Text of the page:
User Acceptance Testing Best Practices for a Successful Go-Live

[fa icon="user"] Zachary Sersland [fa icon="calendar"]  Jan 15, 2019 8:30:00 AM

User Acceptance Testing Best Practices for a Successful Go-Live

User Acceptance Testing is a vital but often overlooked aspect of software development. It can seem redundant, and no one wants to hear about software bugs from a frantic email from an end user. But developers and end users may not always have the same understanding of the requirements, and it’s better to know about any potential issues or misalignments before the software goes live rather than afterward.

In this article, I cover some User Acceptance Testing best practices to ensure your application is thoroughly tested, bugs get resolved before launch, and clients are successful and happy.

Create Detailed Test Cases

Clear test cases speed up testing and give clarity during the development process. They provide insight into what the requirements are meant to do in practice and allow the developer a chance to fix any edge cases before checking in their code.

Be Specific

Test cases need to be as thorough and specific as possible. Specify what buttons to click, what account to use, what data to enter, and what results the user should see. They should also cover how new functionality fits in with existing pieces. For example, when the update is to the View Cart page of your application, include test cases in which the user completes the purchase, abandons the purchase, or leaves and comes back later.

Include Negative Test Cases

Test cases need to include negative test cases – that is, what should not happen. Too often, test cases only look at the best-case scenario: go to this page, click this button, and a success message appears. But what happens if a user does something unexpected? Ideally, test cases should specify everything a user can do with the new piece of development and what should happen as a result. For example, if you have a new phone number field, what happens if someone enters their number in a strange format, enters a letter instead of a number, or leaves it blank? Checking these negative test cases prevents having to create numerous patches in the future.

Don’t Let Developers Participate in the Test

Before any actual testing starts, define who will do the testing. The development team should not participate in the user test: their job is only to view test results and squash any bugs that surfaced. If the application is internal, the actual users should test it, as they are best suited to know what functionality they need and what the business logic should be. If the application faces external end users, designate a team member familiar with it to test on their .

Test the “Untestable”

Sometimes, new functionality can be difficult to test. Applications may have functions that are only triggered by rare events, or that only occur at certain times of the day. In these scenarios, developers must be given time to provide what I call “tester helpers.” In most cases, these are web pages visible to only certain users that provide them with the ability to trigger certain events. Here’s an example: An application has a function that checks if jobs are past their expiration date, and marks them “expired” if they are. However, this function is only triggered at midnight each night, making testing inconvenient and inefficient. So, I set up a hidden “helper” page that has a button to trigger the job at any time. Testing shouldn’t be skipped because something appears to be untestable.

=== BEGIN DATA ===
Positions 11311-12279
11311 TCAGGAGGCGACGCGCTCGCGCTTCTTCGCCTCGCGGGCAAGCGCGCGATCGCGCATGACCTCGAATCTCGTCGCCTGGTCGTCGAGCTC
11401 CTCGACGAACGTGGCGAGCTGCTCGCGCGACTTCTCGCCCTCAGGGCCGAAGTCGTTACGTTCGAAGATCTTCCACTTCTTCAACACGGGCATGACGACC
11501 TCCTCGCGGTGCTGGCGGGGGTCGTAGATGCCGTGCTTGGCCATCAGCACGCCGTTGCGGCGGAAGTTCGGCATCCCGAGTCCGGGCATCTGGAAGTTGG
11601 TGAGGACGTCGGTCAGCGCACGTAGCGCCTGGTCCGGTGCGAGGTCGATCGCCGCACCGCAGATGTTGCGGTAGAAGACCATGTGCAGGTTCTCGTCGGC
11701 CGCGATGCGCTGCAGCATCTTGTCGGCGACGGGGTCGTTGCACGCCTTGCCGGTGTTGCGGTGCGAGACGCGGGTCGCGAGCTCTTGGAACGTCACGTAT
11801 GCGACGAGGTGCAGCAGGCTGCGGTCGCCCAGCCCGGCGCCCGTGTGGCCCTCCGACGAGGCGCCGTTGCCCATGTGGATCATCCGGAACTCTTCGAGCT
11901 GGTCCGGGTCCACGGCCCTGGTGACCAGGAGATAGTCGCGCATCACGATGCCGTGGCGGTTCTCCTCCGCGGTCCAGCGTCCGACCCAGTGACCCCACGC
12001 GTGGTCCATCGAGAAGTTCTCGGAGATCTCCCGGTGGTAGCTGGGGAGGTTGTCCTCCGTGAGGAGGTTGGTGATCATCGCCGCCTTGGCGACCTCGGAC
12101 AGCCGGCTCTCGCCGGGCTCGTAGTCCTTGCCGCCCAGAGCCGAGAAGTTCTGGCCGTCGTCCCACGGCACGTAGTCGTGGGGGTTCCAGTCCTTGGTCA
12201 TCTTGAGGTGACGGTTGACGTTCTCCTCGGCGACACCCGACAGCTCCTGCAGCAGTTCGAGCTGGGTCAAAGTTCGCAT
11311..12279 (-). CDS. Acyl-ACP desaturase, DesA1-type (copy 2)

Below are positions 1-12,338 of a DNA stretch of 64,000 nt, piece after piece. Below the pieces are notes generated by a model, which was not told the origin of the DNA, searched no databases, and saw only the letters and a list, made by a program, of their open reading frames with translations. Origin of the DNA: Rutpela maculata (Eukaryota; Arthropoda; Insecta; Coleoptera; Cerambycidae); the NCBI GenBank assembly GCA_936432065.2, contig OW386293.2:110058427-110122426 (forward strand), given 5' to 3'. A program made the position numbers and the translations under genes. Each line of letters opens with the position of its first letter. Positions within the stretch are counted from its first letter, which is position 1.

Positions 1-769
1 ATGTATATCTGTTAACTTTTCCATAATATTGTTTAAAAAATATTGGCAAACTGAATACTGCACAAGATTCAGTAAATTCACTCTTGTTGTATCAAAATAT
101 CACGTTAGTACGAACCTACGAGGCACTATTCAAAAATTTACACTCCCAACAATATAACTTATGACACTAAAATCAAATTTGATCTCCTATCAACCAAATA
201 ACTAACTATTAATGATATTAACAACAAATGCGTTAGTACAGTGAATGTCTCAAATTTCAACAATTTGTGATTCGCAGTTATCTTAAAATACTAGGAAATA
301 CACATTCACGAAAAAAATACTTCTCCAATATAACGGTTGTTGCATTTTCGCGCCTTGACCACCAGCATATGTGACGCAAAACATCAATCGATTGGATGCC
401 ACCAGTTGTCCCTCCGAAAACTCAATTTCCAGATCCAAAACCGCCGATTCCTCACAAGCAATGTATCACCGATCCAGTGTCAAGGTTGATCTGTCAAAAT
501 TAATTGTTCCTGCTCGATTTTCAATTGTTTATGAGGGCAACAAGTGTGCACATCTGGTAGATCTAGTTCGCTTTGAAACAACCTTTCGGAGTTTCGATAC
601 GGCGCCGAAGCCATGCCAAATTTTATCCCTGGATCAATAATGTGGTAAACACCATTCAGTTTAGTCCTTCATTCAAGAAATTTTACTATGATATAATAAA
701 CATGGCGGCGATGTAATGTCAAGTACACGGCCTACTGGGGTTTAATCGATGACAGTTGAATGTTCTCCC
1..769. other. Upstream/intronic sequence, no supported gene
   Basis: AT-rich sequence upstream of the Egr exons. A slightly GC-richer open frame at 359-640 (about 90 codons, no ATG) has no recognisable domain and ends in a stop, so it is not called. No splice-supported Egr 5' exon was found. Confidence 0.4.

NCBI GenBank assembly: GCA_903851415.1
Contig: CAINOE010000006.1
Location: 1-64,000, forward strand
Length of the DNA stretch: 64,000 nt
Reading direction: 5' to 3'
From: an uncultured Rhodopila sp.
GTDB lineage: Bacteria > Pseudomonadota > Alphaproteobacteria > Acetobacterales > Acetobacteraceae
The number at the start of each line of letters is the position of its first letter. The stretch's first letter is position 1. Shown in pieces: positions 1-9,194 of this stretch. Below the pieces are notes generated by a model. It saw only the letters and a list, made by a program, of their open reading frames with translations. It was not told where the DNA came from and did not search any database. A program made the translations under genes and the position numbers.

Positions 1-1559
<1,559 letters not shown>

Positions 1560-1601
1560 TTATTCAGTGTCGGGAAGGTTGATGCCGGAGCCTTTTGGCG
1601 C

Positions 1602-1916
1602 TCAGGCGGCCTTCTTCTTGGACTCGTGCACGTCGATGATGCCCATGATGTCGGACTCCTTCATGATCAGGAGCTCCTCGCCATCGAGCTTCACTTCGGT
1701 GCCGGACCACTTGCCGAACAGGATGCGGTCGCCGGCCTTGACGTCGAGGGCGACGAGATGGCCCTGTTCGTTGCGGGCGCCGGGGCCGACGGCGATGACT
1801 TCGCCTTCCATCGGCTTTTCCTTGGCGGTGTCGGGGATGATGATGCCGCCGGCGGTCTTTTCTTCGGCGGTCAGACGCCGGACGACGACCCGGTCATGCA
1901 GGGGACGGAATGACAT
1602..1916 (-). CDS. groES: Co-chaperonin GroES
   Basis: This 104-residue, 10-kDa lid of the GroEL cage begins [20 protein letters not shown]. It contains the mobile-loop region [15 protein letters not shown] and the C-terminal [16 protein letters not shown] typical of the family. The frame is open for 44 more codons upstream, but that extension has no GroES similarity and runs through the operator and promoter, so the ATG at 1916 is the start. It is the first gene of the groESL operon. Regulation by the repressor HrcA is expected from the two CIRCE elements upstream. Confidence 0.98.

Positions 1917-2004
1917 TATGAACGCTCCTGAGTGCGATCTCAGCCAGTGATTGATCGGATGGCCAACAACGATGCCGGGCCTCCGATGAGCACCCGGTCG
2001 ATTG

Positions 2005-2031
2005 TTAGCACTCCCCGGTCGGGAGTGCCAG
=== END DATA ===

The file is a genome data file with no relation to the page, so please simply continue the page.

Create Bug Communication Standards

Bugs will be found in any application, and when they are, the way in which they’re communicated can make a big difference in how quickly the issue is resolved. When sending bug data to your development team, be as specific as possible. Sending a vague description, such as “I tried saving a customer and it didn’t work,” will result in a lot of additional questions from developers and pushes back the timeline for actually fixing it.

Use Screenshots or Screencasts to Send Bug Data

I recommend sending screenshots or a screencast whenever possible. They answer a lot of questions for a developer – what page it happened on, what data was entered, what error message was seen, and what time it happened at. The time it happened is particularly important. Your application should have error logging, and specifying what time the error occurred helps the developer find what error corresponds to your issue.

Religiously Make a New Ticket for Each New Bug

Also, if you’re using issue tracking software like Jira, make a new ticket for any new bugs you see. If an issue is unrelated to any current tickets, sending bug data through existing tickets will only make the bug harder to find and harder to track. And when you’re setting up your ticket workflow, be sure to include states for UAT Fail and Adjustments, which makes it easier for developers to see what tickets failed testing. And it lets you see what tickets are in the process of being fixed in Adjustments.

By incorporating the outlined user acceptance testing best practices into your workflow, you ensure your software meets user demands in real-world scenarios. You’ll ultimately save development time and money – and reduce anxiety and stress at go-live. Your customers will be impressed with your thoroughness and delighted with the final result.

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